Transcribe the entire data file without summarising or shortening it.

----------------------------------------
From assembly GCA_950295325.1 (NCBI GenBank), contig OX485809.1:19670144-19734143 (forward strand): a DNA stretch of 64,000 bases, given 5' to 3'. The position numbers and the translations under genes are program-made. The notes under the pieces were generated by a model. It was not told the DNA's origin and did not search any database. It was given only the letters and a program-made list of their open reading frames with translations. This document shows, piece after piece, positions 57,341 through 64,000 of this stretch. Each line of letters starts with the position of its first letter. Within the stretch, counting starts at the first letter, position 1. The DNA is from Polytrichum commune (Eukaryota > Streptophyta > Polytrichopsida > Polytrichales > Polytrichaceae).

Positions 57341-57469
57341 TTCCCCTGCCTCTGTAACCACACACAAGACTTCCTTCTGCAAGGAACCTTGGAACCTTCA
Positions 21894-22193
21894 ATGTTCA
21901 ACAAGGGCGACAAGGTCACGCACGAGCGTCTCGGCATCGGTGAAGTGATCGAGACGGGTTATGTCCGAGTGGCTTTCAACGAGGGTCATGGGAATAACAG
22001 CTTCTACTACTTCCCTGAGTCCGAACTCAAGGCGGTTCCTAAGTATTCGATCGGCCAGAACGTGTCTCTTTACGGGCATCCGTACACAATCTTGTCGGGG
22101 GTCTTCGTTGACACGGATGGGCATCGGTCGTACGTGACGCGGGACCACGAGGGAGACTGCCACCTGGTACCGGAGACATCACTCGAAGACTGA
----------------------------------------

From assembly GCA_950295325.1 (NCBI GenBank), contig OX485809.1:19670144-19734143 (forward strand): a DNA stretch of 64,000 bases, given 5' to 3'. The position numbers and the translations under genes are program-made. The notes under the pieces were generated by a model. It was not told the DNA's origin and did not search any database. It was given only the letters and a program-made list of their open reading frames with translations. This document shows, piece after piece, positions 57,341 through 64,000 of this stretch. Each line of letters starts with the position of its first letter. Within the stretch, counting starts at the first letter, position 1. The DNA is from Polytrichum commune (Eukaryota > Streptophyta > Polytrichopsida > Polytrichales > Polytrichaceae).

Positions 57341-57469
57341 TTCCCCTGCCTCTGTAACCACACACAAGACTTCCTTCTGCAAGGAACCTTGGAACCTTCA
Positions 21894-22193
21894 ATGTTCA
21901 ACAAGGGCGACAAGGTCACGCACGAGCGTCTCGGCATCGGTGAAGTGATCGAGACGGGTTATGTCCGAGTGGCTTTCAACGAGGGTCATGGGAATAACAG
22001 CTTCTACTACTTCCCTGAGTCCGAACTCAAGGCGGTTCCTAAGTATTCGATCGGCCAGAACGTGTCTCTTTACGGGCATCCGTACACAATCTTGTCGGGG
22101 GTCTTCGTTGACACGGATGGGCATCGGTCGTACGTGACGCGGGACCACGAGGGAGACTGCCACCTGGTACCGGAGACATCACTCGAAGACTGA